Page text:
Ten Rules for Fantasy Maps

Feel free to disagree with any of the rules, but PG suggests you may wish to provide reasons or examples of exceptions from meatspace.

Thanks to Felix for the tip.

7 thoughts on “Ten Rules for Fantasy Maps”

  1. This was very interesting, thank you!

    Just a thought for the next time you decide to tweak the appearance of the blog:

    It might be just my browser (Chrome), but the frame on the right side of the screen is a really nice looking parchment-looking brown. It’s very attractive. However, the text on it is mostly yellow, which makes it extremely difficult to read–there’s not enough contrast between font and background. The white text is much easier, but ideally, I wish your frame text was plain old boring readable black. Please consider this!

    • Ashley. this sounds a bit odd so I wonder what kind of device you are using? In Chrome on my PC the right hand frame (holding the recent posts, etc.) has a brown background which is actually an image of a shelf of (probably leather bound) books. The text on top of it is a mixture of white and a light brown (no yellows) and presents no legibility problems. I also use a couple of Android tablets and these look the same as on the PC and give no problems.

      Maybe there is some obscure appearance setting or theme causing your difficulty?

  2. I wonder if this guy is the one who pontificated on tor.com a while back about such things, he’s got similar issues. However, on a few points I quibble, as did commenters on tor’s site. He went on too long, so I didn’t watch the whole, just skipped through. I paused on one bit where he was going on about no solo mountains. I point to Mount Shasta in California. Or Olympus MOns on Mars. Volcanoes and ex-volcanoes are perfectly plausible solo mountains. So are rather rectilinear ranges, see the Hungarian plateau and surrounding ranges. So – take what’s useful, but check in the real world.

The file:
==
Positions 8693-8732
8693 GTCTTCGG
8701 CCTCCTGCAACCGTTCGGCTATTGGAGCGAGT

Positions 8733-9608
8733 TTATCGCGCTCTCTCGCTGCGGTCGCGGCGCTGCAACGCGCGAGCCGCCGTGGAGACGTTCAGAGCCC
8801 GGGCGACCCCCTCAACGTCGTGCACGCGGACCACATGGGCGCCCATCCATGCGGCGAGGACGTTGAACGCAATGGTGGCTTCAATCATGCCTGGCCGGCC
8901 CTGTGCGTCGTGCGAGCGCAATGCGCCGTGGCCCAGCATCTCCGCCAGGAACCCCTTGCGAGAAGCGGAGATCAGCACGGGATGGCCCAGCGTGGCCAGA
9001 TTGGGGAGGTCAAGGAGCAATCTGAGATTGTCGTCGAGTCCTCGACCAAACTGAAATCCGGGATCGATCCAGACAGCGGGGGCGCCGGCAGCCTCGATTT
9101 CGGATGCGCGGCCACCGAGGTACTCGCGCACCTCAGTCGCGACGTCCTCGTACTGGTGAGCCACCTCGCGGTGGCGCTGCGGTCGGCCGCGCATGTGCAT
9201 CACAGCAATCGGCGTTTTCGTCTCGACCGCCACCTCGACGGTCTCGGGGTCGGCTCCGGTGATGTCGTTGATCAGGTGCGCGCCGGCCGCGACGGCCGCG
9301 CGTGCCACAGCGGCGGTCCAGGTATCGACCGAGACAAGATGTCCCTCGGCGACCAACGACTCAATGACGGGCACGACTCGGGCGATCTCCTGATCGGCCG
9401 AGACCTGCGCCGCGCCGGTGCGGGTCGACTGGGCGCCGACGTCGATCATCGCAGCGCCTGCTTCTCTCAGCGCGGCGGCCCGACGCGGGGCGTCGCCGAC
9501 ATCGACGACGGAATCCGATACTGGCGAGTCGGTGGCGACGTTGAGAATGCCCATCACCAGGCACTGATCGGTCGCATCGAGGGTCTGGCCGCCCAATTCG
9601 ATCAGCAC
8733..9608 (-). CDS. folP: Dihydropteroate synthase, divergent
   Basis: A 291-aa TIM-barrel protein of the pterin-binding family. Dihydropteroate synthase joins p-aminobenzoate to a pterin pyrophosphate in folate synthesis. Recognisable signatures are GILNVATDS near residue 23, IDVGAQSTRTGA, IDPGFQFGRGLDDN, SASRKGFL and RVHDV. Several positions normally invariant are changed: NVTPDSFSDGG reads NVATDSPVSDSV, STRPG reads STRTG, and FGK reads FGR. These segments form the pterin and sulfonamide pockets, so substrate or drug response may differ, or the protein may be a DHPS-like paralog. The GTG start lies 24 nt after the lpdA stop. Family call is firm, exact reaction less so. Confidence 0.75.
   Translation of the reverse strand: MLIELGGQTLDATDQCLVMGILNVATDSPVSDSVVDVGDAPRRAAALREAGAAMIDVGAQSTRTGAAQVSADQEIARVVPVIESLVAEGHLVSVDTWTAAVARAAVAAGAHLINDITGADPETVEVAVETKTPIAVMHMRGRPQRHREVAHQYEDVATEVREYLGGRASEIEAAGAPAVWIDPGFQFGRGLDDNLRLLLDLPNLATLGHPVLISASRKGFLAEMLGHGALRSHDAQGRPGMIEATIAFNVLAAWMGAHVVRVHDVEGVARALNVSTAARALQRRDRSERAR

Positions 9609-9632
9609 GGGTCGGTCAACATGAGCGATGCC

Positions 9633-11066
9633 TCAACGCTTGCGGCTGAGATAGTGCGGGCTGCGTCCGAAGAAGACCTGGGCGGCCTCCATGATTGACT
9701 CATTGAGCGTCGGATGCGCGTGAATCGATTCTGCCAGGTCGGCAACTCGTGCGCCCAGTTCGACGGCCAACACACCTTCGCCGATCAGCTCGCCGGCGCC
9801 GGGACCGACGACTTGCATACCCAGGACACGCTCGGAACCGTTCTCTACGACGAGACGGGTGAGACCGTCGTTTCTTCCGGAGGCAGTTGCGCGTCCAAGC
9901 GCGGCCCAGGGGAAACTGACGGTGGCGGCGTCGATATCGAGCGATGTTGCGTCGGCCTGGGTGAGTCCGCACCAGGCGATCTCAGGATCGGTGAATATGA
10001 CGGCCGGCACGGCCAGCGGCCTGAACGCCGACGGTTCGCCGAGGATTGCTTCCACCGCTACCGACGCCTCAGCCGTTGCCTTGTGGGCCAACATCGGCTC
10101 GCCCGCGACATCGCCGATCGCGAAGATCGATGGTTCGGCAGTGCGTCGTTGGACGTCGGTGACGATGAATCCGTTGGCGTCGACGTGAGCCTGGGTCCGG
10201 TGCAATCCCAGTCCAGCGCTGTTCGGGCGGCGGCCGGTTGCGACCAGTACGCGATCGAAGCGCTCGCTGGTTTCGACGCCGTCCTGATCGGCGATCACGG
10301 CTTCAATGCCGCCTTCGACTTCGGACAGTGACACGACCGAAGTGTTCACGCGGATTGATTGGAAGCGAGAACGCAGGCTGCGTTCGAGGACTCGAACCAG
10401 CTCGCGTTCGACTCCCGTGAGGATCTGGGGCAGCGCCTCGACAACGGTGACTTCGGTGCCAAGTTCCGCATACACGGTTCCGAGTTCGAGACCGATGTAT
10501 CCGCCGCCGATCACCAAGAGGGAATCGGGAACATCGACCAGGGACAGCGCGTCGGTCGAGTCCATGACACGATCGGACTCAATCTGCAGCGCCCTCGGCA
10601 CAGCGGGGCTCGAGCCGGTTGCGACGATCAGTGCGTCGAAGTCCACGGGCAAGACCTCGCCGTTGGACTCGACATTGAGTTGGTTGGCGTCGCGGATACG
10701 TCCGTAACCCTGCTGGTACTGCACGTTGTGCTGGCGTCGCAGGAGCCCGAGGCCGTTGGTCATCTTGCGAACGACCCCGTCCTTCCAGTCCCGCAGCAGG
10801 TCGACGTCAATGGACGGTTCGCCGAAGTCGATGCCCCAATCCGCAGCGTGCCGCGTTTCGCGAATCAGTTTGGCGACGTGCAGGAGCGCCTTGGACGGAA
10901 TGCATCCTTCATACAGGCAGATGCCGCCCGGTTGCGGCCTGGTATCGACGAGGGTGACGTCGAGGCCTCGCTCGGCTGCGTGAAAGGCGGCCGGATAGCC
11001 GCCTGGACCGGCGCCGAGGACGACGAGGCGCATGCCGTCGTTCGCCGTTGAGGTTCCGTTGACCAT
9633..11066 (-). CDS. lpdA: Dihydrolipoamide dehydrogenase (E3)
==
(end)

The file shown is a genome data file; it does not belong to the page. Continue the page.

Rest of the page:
• He explicitly mentions volcanoes as solitary mountains.

      But do consider that Shasta is part of the Ring of Fire. He also talks about Kilimanjaro. And points out it isn’t really alone. It’s companions are spread out and smaller. A similar case as the Hawaiian islands: a hot spot in the mantle burning through the crust as the plate moves over it.
      In general mountains come from uplift as plates collide or volcanoes burning through. The former produces mountain ranges, the latter spread out siblings.

      And he also emphasized the 11th tip: feel free to ignore the other ten as long as you’re doing it on purpose.

  3. I’ve seen these tips in history (locations of port cities and settlements) and sci-fi worldbuilding books / sites. I thought the terrain rules are a great way for an author to insert a clue about whether a terrain was a case of “a wizard did it” or “a mad scientist did it” or in one case, the character is walking through gateways to other worlds at odd points. As always, knowing the rules helps you in breaking them in cool ways.

    He doesn’t mention this software, but I bought Wonderdraft for mapmaking. Looks fun, but I haven’t had time to truly test it. Campaign Cartographer has been around for a while for that purpose, too; I understand it also offers city-building and fractal world making.

    He does mention Anvil, which I looked at a while back. However, it’s like Adobe CC in that you have to subscribe forever, and only a paid subscription keeps your stuff private. Campfire Pro doesn’t require a subscription; you buy it and own it.

    Also, I recommend watching talking-head videos at 1.25 speed 🙂


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